Wick Communications

A day at the beach

In journalism on July 7, 2016 at 2:24 pm

day at the beach pic

Amid another week of police shootings, another week of protests in the streets, another week of debate over race and violence and our seemingly infinite capacity to misunderstand each other, a magazine bearing this cover slipped into mailboxes across the country.

It is both a simple, obvious slice of life and a profound statement. For us news and magazine types, it is a lesson in inclusion.

The image is the work of artist Kadir Nelson. It features a father and his children at a sun-drenched summer beach – a scene playing out along our coastlines from Wilmington, N.C. to Half Moon Bay, Calif. That the family is black is no accident.

“As a young kid I didn’t really see a lot of representations of African-Americans,” Nelson told CBS News recently. “I felt like I had a self-appointed responsibility to tell that story. That children who would go to museums, or art galleries, or open their books and see images that look like them and be proud of those images.”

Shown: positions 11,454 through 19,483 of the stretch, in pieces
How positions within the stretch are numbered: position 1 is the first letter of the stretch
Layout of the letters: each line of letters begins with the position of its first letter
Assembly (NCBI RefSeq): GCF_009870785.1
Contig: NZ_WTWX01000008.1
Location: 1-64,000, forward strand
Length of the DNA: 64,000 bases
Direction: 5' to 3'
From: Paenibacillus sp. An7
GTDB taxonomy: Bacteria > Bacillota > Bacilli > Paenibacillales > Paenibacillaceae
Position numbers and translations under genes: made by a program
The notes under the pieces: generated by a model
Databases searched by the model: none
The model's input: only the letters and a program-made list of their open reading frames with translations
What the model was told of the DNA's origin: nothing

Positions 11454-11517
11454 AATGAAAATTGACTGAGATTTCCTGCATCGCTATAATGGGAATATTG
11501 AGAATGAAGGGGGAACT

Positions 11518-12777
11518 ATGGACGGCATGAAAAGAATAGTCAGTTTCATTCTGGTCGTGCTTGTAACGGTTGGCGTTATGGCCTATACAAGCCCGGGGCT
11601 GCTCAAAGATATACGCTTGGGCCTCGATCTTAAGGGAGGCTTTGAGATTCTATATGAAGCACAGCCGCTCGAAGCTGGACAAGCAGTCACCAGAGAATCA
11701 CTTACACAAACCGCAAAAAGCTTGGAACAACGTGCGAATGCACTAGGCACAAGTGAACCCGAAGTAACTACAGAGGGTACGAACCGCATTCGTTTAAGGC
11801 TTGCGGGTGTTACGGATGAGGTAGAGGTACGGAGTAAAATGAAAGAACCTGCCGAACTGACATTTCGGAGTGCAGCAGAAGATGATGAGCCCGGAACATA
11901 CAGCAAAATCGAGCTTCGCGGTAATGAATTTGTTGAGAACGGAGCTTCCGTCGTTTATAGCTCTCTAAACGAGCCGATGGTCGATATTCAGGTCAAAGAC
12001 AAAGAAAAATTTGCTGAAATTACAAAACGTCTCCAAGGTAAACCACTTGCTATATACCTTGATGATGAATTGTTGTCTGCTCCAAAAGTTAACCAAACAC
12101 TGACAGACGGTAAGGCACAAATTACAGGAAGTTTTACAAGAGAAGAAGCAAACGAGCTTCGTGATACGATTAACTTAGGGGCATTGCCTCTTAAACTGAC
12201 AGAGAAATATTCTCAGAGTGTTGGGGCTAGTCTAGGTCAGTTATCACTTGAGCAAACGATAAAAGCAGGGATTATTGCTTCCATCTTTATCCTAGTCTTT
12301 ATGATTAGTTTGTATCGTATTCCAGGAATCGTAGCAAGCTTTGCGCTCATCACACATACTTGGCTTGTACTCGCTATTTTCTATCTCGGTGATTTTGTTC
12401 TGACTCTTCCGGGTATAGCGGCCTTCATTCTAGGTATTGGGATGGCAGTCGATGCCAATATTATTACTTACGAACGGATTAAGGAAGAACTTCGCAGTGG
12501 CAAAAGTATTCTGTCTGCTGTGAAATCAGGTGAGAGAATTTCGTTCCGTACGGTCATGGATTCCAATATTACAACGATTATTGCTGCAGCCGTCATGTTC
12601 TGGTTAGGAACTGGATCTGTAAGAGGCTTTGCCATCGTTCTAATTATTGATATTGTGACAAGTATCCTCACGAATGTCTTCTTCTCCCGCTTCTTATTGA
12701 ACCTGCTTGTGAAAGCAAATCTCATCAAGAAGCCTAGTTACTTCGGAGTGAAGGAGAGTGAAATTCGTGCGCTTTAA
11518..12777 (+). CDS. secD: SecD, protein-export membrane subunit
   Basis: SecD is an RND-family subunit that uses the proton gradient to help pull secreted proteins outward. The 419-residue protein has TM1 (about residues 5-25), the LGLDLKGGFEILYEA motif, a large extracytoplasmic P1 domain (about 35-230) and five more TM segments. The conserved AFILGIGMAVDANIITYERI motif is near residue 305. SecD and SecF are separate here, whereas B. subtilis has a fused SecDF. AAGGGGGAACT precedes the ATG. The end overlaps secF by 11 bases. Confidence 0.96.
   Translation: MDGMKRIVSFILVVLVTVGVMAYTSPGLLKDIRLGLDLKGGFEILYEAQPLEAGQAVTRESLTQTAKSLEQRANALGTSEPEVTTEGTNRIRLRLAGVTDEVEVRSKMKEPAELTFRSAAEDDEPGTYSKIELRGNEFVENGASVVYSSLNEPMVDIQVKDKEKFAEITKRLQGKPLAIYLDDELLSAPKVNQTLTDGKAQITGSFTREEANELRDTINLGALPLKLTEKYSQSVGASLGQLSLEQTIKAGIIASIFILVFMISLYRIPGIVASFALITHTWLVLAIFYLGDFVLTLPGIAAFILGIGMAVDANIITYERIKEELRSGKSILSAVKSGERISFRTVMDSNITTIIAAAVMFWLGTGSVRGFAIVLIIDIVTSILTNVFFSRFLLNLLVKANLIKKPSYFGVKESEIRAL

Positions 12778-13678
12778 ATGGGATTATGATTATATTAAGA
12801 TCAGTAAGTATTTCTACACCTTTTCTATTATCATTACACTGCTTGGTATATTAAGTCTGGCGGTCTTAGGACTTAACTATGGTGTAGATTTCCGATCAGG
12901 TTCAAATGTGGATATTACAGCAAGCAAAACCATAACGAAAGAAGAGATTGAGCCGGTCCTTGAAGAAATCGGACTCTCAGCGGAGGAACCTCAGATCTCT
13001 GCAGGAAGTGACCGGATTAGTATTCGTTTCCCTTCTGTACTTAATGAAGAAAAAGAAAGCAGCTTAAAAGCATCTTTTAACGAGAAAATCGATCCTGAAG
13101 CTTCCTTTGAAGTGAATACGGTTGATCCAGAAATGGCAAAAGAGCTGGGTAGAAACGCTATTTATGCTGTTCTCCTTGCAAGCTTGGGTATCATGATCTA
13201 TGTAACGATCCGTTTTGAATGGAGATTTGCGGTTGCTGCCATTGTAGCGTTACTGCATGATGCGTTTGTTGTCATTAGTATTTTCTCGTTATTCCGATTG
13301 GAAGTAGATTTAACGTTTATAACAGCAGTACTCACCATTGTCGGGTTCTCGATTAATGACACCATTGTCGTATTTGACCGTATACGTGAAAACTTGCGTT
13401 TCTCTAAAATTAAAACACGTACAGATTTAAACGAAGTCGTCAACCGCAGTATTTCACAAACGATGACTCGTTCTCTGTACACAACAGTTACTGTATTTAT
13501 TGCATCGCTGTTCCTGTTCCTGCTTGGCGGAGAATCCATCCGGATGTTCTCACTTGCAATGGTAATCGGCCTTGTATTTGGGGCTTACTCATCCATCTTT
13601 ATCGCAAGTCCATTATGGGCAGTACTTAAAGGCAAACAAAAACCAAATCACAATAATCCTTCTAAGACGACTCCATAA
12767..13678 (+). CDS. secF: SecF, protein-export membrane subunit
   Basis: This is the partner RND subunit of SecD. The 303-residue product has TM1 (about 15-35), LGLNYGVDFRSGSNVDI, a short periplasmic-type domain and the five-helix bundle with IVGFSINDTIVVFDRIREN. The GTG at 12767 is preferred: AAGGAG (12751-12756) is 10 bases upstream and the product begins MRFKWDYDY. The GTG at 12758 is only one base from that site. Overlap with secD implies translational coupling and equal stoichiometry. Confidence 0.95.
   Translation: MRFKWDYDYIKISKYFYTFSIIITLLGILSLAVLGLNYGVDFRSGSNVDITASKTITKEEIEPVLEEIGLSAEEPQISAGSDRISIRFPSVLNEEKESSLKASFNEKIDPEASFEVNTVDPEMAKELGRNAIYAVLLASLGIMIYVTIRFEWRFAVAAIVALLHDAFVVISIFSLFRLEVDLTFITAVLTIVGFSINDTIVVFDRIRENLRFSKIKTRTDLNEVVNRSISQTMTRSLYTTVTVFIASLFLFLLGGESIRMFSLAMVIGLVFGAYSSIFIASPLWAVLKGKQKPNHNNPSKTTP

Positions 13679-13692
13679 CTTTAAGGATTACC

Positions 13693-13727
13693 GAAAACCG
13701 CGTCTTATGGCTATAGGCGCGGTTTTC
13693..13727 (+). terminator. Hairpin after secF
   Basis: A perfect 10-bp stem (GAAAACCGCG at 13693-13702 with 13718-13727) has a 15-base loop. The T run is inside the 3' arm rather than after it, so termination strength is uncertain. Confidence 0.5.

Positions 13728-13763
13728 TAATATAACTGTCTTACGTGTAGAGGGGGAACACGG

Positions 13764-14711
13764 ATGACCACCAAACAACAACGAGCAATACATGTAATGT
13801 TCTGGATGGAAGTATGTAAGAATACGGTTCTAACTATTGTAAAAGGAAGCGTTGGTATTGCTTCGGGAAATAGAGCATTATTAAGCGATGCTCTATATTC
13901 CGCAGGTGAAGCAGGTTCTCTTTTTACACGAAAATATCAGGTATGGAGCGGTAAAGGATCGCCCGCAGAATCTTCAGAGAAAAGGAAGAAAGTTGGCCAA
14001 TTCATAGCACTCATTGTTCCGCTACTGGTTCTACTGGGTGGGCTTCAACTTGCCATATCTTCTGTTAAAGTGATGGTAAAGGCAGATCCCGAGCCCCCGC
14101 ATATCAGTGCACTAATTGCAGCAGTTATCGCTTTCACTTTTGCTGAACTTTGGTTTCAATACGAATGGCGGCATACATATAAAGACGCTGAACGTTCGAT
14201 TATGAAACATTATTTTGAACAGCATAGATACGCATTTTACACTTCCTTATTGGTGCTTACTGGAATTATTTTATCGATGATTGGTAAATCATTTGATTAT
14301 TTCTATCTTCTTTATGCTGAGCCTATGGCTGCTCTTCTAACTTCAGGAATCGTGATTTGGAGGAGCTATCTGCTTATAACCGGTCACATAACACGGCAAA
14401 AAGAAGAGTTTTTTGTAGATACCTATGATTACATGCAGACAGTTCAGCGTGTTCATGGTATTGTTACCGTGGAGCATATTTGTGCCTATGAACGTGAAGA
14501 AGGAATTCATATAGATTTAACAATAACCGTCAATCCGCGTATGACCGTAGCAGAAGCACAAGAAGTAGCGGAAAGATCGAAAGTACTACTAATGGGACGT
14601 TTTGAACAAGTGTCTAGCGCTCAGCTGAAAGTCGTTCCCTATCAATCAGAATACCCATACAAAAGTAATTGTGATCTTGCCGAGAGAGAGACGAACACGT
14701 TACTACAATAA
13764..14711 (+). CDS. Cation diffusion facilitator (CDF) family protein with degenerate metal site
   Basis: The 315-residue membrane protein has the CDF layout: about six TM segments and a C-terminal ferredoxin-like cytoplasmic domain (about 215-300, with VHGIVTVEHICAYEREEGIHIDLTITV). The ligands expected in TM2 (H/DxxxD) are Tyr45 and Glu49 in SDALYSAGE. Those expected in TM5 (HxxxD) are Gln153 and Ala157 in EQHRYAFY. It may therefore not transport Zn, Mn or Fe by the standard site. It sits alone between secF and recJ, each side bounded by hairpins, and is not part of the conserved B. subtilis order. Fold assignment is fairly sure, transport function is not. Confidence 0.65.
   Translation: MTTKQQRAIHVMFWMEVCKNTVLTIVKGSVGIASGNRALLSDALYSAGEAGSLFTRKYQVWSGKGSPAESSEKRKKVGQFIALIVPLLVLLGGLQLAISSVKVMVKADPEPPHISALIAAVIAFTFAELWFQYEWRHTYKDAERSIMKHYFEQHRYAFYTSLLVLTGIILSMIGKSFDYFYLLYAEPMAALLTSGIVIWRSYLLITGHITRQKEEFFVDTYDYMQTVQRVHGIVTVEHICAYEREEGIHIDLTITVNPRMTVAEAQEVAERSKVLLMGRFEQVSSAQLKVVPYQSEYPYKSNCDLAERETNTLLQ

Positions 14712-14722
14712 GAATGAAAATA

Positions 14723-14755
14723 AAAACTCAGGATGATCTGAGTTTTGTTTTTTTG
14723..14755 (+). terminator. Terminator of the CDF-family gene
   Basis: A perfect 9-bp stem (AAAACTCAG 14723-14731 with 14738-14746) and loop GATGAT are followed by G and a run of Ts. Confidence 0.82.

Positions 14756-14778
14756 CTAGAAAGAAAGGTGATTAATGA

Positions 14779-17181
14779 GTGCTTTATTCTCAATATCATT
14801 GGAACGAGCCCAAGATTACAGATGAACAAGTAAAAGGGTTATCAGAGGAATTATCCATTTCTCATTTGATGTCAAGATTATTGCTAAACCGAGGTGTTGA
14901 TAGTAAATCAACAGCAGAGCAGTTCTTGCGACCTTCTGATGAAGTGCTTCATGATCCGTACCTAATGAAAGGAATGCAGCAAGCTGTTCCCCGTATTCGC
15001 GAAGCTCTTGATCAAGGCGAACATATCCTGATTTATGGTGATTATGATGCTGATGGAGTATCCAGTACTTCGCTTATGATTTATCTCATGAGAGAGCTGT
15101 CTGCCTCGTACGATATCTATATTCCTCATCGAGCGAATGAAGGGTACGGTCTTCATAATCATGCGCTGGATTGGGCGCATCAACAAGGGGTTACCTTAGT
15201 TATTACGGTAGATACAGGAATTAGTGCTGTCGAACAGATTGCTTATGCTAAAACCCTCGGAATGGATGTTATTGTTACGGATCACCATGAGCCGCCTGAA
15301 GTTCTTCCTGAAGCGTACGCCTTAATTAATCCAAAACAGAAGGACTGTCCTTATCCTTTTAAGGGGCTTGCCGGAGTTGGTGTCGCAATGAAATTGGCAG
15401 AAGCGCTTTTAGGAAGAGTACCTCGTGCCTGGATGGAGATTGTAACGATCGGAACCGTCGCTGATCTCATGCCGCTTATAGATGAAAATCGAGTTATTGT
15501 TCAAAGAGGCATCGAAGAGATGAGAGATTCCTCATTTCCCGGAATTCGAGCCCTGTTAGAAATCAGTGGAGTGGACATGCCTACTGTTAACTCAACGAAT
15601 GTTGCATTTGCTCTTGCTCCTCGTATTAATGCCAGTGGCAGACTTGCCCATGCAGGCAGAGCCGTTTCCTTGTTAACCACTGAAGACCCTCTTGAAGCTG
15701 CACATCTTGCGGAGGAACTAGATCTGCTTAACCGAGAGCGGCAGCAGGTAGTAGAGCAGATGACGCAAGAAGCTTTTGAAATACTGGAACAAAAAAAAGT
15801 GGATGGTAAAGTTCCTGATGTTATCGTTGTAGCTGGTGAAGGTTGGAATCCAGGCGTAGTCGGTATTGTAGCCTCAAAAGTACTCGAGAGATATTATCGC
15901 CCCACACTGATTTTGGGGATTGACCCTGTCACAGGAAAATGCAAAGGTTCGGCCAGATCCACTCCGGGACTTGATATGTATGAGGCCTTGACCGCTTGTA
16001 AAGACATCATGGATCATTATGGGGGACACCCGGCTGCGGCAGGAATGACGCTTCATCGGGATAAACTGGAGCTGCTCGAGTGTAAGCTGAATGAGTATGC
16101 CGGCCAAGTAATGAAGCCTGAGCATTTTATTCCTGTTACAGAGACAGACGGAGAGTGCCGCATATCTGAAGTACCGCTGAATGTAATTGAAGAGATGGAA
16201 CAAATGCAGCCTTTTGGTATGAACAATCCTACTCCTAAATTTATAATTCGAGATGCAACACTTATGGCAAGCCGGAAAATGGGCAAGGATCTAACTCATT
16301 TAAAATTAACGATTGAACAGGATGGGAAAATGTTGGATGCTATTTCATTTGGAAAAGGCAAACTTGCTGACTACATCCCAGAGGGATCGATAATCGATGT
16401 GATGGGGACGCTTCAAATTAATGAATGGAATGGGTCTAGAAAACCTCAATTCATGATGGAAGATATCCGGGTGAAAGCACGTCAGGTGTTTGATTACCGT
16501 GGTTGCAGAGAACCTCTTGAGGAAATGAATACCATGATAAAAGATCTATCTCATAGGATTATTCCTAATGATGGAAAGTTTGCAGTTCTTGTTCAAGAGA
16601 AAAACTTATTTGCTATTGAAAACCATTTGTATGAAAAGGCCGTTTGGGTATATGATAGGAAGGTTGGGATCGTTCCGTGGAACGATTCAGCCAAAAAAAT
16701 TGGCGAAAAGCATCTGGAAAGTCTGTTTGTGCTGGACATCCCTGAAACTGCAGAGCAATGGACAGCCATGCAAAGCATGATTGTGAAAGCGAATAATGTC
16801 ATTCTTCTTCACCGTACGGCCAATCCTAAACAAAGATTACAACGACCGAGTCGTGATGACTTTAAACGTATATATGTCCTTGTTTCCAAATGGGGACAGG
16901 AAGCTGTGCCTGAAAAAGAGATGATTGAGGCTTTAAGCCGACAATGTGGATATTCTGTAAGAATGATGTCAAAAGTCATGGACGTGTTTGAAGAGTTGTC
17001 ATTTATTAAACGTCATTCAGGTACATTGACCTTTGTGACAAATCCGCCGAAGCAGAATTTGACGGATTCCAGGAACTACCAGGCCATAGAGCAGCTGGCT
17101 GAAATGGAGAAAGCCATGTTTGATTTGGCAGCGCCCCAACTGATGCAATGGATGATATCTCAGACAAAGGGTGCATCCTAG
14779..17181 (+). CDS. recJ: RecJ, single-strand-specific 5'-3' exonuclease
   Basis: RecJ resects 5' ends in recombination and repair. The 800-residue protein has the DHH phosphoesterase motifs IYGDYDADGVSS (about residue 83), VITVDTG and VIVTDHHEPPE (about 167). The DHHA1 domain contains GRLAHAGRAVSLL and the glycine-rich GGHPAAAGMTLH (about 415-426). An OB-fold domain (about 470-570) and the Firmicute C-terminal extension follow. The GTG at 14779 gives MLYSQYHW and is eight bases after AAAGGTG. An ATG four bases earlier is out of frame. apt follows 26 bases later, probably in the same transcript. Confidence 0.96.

Nelson has portrayed Nelson Mandela and produced children’s books full of images of Duke Ellington and Harriet Tubman. He gives extraordinary Americans their due, but he also wants to portray ordinary Americans … like that family on the beach. …

We all tend to picture people who look like ourselves iwhen we think of “ordinary Americans.” It’s human nature. But, as you have heard, the color of America is changing. It’s important that our photography and the images we project reflect our entire community. Why? Because doing so makes it easier to see ourselves in that family on the beach. I can count the ways I am like that father with his son riding his shoulders in order to avoid the hot sand underfoot. It is important that we communicate our similarities as well as our differences. Otherwise we are doing a disservice to many people in our readership area, and more importantly, a disservice to the democratic ideals that promise liberty and justice for all — not just those who look like us.

Where am I going with this? As journalists, we have a responsibility to build community. Images like this accomplish that in a really simple way. Let the images we project reflect us all.

Oh, and make time for your family this summer. That is important, too.

Clay

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